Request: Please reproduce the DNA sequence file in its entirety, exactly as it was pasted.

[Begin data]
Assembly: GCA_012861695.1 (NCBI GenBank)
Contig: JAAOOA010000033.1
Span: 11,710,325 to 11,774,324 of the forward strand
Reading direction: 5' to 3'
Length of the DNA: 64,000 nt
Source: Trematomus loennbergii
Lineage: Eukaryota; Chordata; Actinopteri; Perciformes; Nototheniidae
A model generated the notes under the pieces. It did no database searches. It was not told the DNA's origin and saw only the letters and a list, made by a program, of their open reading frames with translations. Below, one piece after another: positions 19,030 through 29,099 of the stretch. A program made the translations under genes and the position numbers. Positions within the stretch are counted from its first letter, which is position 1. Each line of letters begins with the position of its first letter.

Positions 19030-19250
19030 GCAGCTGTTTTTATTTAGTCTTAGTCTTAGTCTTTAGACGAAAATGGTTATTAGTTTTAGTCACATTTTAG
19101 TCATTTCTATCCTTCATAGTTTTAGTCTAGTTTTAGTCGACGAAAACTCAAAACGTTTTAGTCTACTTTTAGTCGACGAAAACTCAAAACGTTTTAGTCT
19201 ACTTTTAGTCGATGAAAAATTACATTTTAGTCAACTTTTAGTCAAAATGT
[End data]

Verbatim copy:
Assembly: GCA_012861695.1 (NCBI GenBank)
Contig: JAAOOA010000033.1
Span: 11,710,325 to 11,774,324 of the forward strand
Reading direction: 5' to 3'
Length of the DNA: 64,000 nt
Source: Trematomus loennbergii
Lineage: Eukaryota; Chordata; Actinopteri; Perciformes; Nototheniidae
A model generated the notes under the pieces. It did no database searches. It was not told the DNA's origin and saw only the letters and a list, made by a program, of their open reading frames with translations. Below, one piece after another: positions 19,030 through 29,099 of the stretch. A program made the translations under genes and the position numbers. Positions within the stretch are counted from its first letter, which is position 1. Each line of letters begins with the position of its first letter.

Positions 19030-19250
19030 GCAGCTGTTTTTATTTAGTCTTAGTCTTAGTCTTTAGACGAAAATGGTTATTAGTTTTAGTCACATTTTAG
19101 TCATTTCTATCCTTCATAGTTTTAGTCTAGTTTTAGTCGACGAAAACTCAAAACGTTTTAGTCTACTTTTAGTCGACGAAAACTCAAAACGTTTTAGTCT
19201 ACTTTTAGTCGATGAAAAATTACATTTTAGTCAACTTTTAGTCAAAATGT